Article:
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Hubble Revisits Tangled NGC 6240
RA 16h 52m 59.26s Dec 2° 24' 4.47"
400 million light years
2.89 x 2.89 arcminutes
North is 74.6° left of vertical
NASA, ESA, the Hubble Heritage (STScI/AURA)-ESA/Hubble Collaboration & A. Evans (U of Virginia, Charlottesville/NRAO/Stony Brook University)
May 18, 2015
2008 Image 2009 Image 2015 image
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ABOUT THIS IMAGE:
Not all galaxies are neatly shaped, as this new NASA/ESA Hubble Space Telescope image of NGC 6240 clearly demonstrates. Hubble previously released an image of this galaxy back in 2008, but the knotted region, shown here in a pinky-red hue at the center of the galaxies, was only revealed in these new observations from Hubble's Wide Field Camera 3 and Advanced Camera for Surveys.
NGC 6240 lies 400 million light-years away in the constellation of Ophiuchus (The Serpent Holder). This galaxy has an elongated shape with branching wisps, loops and tails. This mess of gas, dust and stars bears more than a passing resemblance to a butterfly and, though perhaps less conventionally beautiful, a lobster.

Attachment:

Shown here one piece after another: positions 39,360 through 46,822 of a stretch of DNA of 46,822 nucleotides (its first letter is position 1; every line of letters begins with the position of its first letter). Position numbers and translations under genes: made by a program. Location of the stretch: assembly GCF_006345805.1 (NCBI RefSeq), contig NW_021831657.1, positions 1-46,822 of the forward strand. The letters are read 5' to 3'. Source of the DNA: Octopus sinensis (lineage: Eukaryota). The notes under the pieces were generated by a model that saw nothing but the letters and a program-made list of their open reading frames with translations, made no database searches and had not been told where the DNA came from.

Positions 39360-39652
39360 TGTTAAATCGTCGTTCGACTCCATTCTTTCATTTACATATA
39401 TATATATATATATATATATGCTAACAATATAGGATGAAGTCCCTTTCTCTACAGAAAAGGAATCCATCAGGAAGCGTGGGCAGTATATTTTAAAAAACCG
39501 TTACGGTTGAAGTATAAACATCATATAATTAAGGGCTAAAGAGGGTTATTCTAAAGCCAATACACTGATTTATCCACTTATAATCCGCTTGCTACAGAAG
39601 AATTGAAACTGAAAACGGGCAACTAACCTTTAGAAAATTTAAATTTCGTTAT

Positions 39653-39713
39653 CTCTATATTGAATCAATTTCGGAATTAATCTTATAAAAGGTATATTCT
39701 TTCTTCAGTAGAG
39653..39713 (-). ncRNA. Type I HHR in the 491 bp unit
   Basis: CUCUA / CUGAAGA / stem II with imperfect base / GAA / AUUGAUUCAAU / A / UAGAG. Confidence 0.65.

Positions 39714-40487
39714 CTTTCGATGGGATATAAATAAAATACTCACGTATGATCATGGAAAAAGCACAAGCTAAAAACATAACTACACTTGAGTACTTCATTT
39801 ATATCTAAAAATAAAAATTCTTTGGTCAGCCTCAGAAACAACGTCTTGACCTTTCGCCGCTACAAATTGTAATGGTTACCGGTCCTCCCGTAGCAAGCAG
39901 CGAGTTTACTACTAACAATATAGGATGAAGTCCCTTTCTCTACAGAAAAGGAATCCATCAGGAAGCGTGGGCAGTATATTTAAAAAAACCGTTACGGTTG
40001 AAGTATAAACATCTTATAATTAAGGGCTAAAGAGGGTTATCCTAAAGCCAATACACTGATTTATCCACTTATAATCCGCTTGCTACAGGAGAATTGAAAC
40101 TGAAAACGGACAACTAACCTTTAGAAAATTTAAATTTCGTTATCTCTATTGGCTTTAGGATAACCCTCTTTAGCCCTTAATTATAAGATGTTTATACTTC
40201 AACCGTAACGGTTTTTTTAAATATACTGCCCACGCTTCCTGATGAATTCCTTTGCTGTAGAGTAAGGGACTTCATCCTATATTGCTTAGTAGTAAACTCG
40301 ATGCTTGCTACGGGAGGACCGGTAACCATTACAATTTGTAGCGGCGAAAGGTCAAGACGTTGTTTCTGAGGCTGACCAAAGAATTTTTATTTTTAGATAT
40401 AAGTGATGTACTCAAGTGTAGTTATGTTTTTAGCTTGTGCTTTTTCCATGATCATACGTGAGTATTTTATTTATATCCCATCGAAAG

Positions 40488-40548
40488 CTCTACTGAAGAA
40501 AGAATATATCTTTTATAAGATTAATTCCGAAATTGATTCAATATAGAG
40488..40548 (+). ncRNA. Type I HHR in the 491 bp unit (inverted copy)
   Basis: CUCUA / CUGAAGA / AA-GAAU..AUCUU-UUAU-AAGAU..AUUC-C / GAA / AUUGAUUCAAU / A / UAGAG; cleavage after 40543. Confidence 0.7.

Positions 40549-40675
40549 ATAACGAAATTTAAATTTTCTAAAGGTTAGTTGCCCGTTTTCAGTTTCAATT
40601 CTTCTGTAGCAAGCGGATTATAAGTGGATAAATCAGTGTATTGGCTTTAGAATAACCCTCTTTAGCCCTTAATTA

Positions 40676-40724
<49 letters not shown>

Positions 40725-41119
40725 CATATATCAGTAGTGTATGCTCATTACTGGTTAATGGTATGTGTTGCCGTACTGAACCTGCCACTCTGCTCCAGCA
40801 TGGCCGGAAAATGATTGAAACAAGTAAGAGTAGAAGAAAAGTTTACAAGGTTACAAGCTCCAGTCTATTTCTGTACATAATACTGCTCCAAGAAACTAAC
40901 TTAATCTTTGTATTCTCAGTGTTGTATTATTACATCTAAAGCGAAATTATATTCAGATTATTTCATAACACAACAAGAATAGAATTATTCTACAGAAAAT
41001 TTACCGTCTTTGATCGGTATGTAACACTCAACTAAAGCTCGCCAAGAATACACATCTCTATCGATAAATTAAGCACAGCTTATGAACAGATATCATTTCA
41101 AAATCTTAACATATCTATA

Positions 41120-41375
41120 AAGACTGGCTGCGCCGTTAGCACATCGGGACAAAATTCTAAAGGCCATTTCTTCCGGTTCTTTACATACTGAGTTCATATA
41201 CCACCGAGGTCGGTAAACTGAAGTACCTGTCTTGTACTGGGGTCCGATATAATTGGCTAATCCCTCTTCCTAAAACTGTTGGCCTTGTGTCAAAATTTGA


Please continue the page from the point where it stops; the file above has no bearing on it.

This bizarrely-shaped galaxy did not begin its life looking like this; its distorted appearance is a result of a galactic merger that occurred when two galaxies drifted too close to one another. This merger sparked bursts of new star formation and triggered many hot young stars to explode as supernovae. A new supernova was discovered in this galaxy in 2013, named SN 2013dc. It is not visible in this image, but its location is indicated here.
the center of NGC 6240 an even more interesting phenomenon is taking place.
When the two galaxies came together, their central black holes did so
too. There are two supermassive black holes within this jumble, spiraling
closer and closer to one another. They are currently only some 3000 light-years
apart, incredibly close given that the galaxy itself spans 300,000 light-years.
This proximity secures their fate as they are now too close to escape
each other and will soon form a single immense black hole.